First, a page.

The Smiling, Proud Wanderer

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The Smiling, Proud Wanderer
The Smiling, Proud Wanderer (笑傲江湖).jpg
1980 edition
Author Jin Yong
Original title 笑傲江湖
Country Hong Kong
Language Chinese
Genre Wuxia
Publisher Ming Pao
Publication date
1967
Media type Print
The Smiling, Proud Wanderer
Traditional Chinese 笑傲江湖
Simplified Chinese 笑傲江湖
Literal meaning Laughing Proudly in the Jianghu

The Smiling, Proud Wanderer is a wuxia novel by Jin Yong (Louis Cha). It was first serialised in Hong Kong in the newspaper Ming Pao from 20 April 1967 to 12 October 1969.[1] The Chinese title of the novel, Xiao Ao Jiang Hu, literally means to live a carefree life in a mundane world of strife. Alternate English translations of the title include Laughing in the Wind,[2] The Peerless Gallant Errant,[3] and The Proud and Gallant Wanderer.[4] Another alternative title, State of Divinity, is used for some of the novel's adaptations.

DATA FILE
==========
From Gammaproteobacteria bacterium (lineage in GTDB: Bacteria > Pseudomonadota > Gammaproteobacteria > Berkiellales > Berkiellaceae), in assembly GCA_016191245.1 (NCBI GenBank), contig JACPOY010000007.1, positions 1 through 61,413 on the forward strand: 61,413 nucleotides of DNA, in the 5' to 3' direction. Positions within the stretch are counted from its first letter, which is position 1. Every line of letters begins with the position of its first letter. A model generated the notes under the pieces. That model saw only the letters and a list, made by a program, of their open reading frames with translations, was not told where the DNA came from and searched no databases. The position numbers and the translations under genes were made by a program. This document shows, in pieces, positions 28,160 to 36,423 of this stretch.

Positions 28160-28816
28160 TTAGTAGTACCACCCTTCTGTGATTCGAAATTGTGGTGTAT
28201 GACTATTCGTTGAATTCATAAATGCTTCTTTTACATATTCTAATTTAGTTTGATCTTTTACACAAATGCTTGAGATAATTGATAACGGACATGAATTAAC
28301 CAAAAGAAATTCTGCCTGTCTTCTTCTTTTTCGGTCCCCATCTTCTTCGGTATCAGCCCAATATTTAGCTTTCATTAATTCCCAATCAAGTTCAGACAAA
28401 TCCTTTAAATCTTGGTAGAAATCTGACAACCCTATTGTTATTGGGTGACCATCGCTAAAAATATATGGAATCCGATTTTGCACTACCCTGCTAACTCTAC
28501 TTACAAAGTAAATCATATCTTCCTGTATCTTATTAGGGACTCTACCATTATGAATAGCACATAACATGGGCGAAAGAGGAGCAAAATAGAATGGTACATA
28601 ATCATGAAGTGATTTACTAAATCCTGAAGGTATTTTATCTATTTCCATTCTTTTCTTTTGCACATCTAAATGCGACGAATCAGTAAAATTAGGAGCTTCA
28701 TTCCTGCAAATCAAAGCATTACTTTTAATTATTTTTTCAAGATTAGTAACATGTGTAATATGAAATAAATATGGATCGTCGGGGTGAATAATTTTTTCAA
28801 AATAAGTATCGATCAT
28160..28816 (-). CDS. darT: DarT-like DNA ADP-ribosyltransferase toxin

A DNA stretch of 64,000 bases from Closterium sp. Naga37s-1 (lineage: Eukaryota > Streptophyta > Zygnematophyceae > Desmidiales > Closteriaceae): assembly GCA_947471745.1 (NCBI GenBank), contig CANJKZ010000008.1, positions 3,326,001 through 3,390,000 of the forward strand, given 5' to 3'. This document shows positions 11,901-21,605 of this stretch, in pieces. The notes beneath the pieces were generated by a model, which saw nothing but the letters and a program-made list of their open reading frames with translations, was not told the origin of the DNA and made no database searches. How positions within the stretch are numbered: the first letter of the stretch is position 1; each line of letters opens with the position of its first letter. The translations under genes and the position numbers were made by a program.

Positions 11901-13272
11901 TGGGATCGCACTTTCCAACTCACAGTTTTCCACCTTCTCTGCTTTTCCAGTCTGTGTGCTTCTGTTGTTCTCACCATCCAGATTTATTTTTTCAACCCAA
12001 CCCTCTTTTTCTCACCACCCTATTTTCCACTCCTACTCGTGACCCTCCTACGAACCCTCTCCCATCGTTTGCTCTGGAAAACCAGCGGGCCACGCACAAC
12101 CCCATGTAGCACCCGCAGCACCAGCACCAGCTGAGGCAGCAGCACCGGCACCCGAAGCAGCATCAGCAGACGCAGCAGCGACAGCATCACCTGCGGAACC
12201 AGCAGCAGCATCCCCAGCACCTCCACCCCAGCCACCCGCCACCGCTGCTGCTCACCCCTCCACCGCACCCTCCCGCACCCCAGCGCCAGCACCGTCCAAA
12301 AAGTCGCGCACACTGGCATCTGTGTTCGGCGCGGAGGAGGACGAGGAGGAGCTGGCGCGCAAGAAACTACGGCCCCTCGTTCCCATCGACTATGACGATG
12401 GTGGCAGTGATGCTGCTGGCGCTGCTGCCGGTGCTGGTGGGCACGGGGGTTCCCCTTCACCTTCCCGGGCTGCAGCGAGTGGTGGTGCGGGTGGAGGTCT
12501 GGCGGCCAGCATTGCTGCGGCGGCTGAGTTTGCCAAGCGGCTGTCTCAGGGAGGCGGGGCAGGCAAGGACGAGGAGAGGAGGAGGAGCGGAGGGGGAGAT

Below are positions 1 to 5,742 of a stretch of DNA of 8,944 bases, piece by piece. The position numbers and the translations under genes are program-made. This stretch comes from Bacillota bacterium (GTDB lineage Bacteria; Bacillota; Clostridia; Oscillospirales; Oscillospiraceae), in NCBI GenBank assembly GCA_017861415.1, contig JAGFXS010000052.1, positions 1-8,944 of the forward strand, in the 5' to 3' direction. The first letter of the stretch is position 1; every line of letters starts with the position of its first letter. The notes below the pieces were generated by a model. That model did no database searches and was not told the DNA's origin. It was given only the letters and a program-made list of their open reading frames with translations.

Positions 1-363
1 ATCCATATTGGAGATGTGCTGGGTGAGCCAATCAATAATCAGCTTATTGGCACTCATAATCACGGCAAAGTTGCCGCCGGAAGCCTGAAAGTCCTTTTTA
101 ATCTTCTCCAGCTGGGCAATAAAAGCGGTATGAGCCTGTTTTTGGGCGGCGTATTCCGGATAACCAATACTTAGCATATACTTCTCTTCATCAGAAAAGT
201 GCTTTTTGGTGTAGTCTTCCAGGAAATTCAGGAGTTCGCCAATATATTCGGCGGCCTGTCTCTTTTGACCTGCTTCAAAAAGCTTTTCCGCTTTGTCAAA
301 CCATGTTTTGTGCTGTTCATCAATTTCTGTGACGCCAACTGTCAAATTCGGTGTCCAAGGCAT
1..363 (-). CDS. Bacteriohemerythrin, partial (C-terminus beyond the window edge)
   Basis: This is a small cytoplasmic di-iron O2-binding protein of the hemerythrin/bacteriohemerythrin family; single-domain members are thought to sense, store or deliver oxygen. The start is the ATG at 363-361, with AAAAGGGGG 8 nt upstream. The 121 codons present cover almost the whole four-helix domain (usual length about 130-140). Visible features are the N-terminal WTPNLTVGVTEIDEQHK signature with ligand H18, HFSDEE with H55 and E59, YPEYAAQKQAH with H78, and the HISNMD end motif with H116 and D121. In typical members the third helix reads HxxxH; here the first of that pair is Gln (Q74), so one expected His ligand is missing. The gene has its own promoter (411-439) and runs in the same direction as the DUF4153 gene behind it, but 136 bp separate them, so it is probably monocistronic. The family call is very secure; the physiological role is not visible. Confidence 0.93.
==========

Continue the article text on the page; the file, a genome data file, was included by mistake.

Plot[edit]

The story's initial development revolves around a coveted martial arts manual known as the "Bixie Swordplay Manual". The manual is an heirloom of the Lin family, who run the Fuwei Escort Agency in Fuzhou. Yu Canghai, the leader of the Qingcheng Sect, leads his followers to massacre the Lins and attempts to seize the manual for himself, but does not find it. Lin Pingzhi, the sole survivor from the Lin family, is saved by Yue Buqun, the head of the Mount Hua Sect, which is a member of the Five Mountains Sword Sects Alliance. Yue Buqun accepts Lin Pingzhi as an apprentice and trains him in swordplay.